June 22-23, 2019 Mount Baldy Wilderness, near Pinetop, Arizona Mount Baldy Loop
20 miles (32 km) 9190-11142 ft
(2801-3396 m)
Sunny, breezy, temperatures 30-68 F (-1-20 C)
July 6-7, 2019 Tonto National forest, Pinal Peak just south of Globe, Arizona
~2 miles
(~3 km)
7600 ft
(2310 m)
Partly cloudy, 55-70 F
(13-21 C)
July 20-21, 2019
Chiricahua Wilderness, Southeast Arizona
Crest Trail
14 miles
(22.5 km)
8300-9450 ft
(2530-2880 m)
Sunny, breezy, 50-70 F
(10-21 C)

Mount Baldy Loop

I have lived in Tucson, Arizona for 10 years, and never visited, much less hiked, Arizona's White Mountains.  Mount Baldy, Arizona's second-highest peak is located there, and I needed some high-altitude training.  I drove 5 hours to the trailhead early Saturday morning, hiked until I could no more, then got up the next morning and completed the loop before driving back. I was pretty beat that night when I arrived home.

I was too bone-tired when after setting up camp on Saturday night to cook a hot meal.  I just had some jerky and a trail bar and called it a night.  Needless to say, I was starving when I awoke the morning and made myself a huge pot of oatmeal, cooked directly in the stainless pot.  Oatmeal can be nasty to clean out of a pot.  I dry camped that night, so I had to make good use of my water and could not afford to waste it needlessly on pot cleaning.  Fortunately the Explorer pot cleaned up nicely with a splash of clean water and liberal use of my fingers as a scrubber.  I used my bandanna to complete the task, and the pot was sparkling clean!  Glad to see this cleans up so easily.

Pinal Peak

This was an overnight car-camping trip to a campground I had never been to before, despite being less than 3 hours from my house by car. I cooked two meals in the GSI cook kit: spaghetti for dinner and oatmeal the next morning.

I tried to capture in the above left photo the issue with the burner being too wide for the pot.  The bubbles from the boil are visible around the outer edge of the pot, but there are fewer and smaller bubbles towards the middle.

I've found that the spork that came with the cook kit can be difficult to clean.  On the above photo, upper right, is a close-up of the spork AFTER being cleaned as thoroughly as I could with the utensils I had with me.  I think a toothpick would be required to get the bits of oatmeal out of the hinge area.  This makes the spork a likely source of mold and/or bacteria growth.  I've become increasingly frustrated with the way it often folds up on me, despite my best efforts at locking it in place.

I was anxious for breakfast in the morning and turned the gas up pretty good on the stove to get my water boiling for the oatmeal.  When I went to take the pot off the stove I nearly burned my hand, and had to use the stove stuff sack as a hot pad to avoid a nasty burn.  This is clearly a safety issue.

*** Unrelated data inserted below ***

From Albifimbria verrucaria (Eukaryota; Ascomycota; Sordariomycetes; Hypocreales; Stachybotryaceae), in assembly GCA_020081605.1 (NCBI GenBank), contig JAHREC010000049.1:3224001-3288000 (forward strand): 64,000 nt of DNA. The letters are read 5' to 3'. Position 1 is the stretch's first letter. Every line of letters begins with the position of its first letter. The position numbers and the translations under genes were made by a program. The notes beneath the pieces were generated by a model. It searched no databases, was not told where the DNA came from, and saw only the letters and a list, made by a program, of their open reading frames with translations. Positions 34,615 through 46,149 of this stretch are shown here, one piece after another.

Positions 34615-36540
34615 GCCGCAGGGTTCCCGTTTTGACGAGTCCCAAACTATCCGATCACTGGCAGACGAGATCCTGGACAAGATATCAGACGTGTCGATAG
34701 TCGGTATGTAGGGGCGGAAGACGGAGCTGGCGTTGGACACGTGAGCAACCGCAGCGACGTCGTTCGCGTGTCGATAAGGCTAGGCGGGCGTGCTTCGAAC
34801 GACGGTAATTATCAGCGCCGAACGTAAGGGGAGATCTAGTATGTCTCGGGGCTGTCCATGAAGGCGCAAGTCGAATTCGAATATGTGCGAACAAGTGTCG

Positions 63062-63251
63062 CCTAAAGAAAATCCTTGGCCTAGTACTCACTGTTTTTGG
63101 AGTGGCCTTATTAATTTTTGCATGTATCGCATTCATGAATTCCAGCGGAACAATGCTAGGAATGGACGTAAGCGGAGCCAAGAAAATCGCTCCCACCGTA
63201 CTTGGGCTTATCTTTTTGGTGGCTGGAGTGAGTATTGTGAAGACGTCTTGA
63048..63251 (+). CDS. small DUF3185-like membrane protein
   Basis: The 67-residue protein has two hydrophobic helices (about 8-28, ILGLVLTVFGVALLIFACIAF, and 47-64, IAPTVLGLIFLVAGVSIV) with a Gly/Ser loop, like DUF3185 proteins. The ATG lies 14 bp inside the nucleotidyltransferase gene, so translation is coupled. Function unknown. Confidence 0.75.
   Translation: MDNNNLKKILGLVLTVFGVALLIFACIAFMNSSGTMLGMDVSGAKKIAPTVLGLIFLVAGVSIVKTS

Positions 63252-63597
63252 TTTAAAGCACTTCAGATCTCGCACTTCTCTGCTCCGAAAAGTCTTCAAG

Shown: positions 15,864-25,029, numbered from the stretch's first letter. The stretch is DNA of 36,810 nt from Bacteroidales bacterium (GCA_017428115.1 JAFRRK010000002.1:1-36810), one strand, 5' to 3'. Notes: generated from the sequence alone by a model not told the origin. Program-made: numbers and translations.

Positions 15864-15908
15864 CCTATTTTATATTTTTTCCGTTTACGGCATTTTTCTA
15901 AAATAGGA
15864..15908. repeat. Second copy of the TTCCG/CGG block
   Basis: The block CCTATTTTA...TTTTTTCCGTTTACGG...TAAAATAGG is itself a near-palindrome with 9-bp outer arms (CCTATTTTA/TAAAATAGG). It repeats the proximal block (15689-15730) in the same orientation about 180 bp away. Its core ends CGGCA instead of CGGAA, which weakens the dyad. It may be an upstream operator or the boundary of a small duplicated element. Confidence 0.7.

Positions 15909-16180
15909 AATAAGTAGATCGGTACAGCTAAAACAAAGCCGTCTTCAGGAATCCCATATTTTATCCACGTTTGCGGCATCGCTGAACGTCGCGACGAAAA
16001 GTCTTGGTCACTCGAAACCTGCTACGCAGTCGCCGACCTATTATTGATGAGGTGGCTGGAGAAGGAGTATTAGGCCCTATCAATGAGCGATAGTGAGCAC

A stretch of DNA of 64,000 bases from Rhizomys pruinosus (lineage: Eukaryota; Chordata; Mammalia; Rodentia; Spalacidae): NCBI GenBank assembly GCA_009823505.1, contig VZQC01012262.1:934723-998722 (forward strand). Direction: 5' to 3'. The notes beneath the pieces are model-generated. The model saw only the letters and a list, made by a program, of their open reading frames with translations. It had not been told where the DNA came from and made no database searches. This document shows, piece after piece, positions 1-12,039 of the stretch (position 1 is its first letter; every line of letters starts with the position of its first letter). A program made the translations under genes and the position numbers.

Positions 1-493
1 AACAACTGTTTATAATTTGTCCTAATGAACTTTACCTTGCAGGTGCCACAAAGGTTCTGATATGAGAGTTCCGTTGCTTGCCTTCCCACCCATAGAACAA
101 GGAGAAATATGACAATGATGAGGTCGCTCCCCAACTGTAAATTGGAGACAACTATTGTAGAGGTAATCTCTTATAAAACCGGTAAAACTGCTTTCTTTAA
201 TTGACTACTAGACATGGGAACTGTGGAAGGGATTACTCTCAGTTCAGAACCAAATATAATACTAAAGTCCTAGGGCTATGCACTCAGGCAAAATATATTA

Chiricahua Crest Trail

This was a high-altitude hike to acclimate for my upcoming Colorado hiking week.  I had lunch at the Rustler Park trailhead campground (see photo at upper middle position in the collage above).  I made up some potato soup that was enhanced with some jerky meat.  It reminded me that another thing I dislike about this spork is that it is pretty useless for eating soup.  Unfortunately, soup is one of my favorite trail lunches.  The spork holds so little liquid that way too many spoonfuls are required to eat my lunch.  On this occasion I got so frustrated I just picked up the pot and drank directly from it, of course pouring half of it down the front of my shirt.

I used the cook kit on the trail again for dinner, though I just boiled water.  It was pretty windy in my campsite at dinner time, and the burner almost blew out a few times.  I made a makeshift windbreak from a big rock and my food bag, and that helped a little bit.

I made hot instant coffee for breakfast the next morning with the cook kit with no issues.


The positive things I can add to my Field Report Summary is that the stainless pot cleans up easily and to a spotless condition, and that as expected this is a durable piece of gear.  Four months later and many meals cooked in it, and it looks brand new, although the burner has the typical "heat exposure" look to the metal.

On the downside, I will not use this spork again.  It folds up when I try to use it, has too small capacity for liquids and is impossible to clean.  Also, the pot handle getting hot can be pretty serious if the burner is cranked up.

Many of the issues with this cook kit could be corrected if the manufacturer simply made the burner smaller in diameter.  It would be a more fuel efficient stove, simmer better, and would prevent the handle from getting burning hot.

Many thanks to GSI Outdoors and for the opportunity to test this product.

Read more reviews of GSI Outdoors gear
Read more gear reviews by Kurt Papke